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Those of us who are old enough to remember the days before seat belt laws may recall public service announcements on television imploring people to wear their seat belts. Eventually, state governments in New York and elsewhere finally decided that encouraging people to do the right thing did not always lead to people doing the right thing. Now the government goes beyond encouragement: wearing a seatbelt in a moving vehicle today is no longer a matter of discretion.

Knowing that a law exists, however, does not necessarily mean that one knows its particulars. And because ignorance of the law is no defense, this post lays out some of the more important features of New York's "Occupant Restraint Law" as it applies to most drivers and passengers.

Front seat occupants:Every individual in the front row of seats must wear a seat belt. If the vehicle is an older model with a "bench" style seat, each individual passenger must wear a separate seat belt.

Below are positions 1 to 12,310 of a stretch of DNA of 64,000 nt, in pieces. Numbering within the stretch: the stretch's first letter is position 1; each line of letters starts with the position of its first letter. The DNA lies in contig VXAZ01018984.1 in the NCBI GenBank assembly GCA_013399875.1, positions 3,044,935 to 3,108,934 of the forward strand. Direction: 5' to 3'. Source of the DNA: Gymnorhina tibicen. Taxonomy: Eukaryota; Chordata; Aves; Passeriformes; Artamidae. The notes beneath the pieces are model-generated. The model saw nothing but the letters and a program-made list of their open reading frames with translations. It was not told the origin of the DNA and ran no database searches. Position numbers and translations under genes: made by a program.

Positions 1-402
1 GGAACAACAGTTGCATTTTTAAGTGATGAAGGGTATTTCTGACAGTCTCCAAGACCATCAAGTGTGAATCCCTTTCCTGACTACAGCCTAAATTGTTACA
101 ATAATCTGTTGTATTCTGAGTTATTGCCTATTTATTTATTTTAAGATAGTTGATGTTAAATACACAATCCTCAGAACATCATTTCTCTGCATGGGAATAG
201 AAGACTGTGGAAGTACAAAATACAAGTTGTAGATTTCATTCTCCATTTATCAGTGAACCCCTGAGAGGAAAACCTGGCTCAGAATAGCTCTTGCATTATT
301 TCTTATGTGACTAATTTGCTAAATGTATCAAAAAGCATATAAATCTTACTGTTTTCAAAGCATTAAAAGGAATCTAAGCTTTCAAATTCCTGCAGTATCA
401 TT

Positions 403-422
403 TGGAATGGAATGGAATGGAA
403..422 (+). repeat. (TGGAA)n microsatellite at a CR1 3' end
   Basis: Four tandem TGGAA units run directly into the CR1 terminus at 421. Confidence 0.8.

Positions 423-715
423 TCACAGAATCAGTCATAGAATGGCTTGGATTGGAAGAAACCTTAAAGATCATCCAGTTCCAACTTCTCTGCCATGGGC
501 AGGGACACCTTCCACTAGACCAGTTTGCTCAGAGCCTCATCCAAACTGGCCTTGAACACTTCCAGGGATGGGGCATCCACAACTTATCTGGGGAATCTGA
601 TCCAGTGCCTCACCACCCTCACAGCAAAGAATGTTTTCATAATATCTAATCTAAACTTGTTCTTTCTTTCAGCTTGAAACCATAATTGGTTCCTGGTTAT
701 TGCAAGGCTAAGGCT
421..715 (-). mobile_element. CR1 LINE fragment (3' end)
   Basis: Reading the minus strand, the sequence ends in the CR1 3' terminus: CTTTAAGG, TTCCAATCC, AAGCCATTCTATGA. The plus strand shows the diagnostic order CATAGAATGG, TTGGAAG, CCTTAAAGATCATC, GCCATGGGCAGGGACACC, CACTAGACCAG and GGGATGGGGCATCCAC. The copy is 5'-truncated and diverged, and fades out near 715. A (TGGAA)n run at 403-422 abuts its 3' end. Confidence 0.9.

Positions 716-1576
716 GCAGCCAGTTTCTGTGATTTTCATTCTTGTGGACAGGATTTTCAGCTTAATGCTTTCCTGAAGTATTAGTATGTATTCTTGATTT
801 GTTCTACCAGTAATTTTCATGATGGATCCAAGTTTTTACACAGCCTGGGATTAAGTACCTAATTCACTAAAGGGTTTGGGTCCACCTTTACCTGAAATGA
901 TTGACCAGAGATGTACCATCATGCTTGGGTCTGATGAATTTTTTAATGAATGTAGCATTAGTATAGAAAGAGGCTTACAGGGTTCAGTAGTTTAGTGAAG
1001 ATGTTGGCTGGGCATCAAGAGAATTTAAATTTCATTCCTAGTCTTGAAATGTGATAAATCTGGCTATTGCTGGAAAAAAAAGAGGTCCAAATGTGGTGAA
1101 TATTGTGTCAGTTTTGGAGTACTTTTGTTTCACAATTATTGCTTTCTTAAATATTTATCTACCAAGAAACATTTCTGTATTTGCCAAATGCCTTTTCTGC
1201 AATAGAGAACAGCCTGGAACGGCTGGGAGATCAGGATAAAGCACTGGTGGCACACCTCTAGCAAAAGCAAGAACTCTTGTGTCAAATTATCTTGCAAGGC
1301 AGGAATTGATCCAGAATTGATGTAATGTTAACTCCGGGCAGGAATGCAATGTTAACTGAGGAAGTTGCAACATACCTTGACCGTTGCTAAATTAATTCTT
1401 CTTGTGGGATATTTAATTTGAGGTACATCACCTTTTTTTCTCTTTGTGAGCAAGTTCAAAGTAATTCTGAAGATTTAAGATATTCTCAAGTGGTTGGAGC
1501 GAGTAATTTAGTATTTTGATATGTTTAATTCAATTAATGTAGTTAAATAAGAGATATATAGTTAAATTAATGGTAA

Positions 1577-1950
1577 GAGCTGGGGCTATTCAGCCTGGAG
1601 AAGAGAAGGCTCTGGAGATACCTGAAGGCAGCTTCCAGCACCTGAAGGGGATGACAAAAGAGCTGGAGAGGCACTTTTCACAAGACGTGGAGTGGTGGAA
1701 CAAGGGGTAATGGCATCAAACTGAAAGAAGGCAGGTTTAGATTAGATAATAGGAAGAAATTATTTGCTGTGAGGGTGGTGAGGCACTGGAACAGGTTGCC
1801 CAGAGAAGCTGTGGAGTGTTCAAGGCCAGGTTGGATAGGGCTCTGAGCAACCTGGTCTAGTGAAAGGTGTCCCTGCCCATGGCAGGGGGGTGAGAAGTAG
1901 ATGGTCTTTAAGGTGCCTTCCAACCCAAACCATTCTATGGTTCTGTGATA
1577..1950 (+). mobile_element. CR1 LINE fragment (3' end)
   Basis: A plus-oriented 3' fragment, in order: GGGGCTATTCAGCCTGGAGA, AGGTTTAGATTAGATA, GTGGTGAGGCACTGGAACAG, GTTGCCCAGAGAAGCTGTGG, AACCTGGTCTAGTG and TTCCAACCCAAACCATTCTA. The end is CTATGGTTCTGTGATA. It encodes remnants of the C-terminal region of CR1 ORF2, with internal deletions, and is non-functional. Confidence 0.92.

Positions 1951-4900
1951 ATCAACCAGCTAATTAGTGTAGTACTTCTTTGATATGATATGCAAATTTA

People 16 and older: People 16 and older in the rear seat of a vehicle being driven by a person not holding a "DJ" license or learners permit are not subject to the Occupant Restraint Law. Outside of this exception, seat belts are required for rear seat occupants.

Children under the age of 16:All vehicle occupants under the age of 16, regardless of where they are seated, must use a restraint system appropriate to a person of such age. If such an individual is young enough or small enough, a safety seat or a booster seat may be required.

Penalties for violating the law: New York police can issue citations for seat belt law violations even if you have committed no other traffic infraction. Front seat occupants 16 years old or older can all be cited; the driver can be cited for each person under 16 who is in violation of the law. Fines can range from $25-$100, and each violation can result in the imposition of three drivers license penalty points.

The best defense against being ticketed for not wearing a seat belt is for the driver to enforce a "no exceptions" policy when it comes to occupants wearing seat belts or child restraints.

Otherwise, if you have been ticketed for such a violation and believe that it is not warranted, your next best defense is to retain a law firm that understands the law and any exceptions to it.

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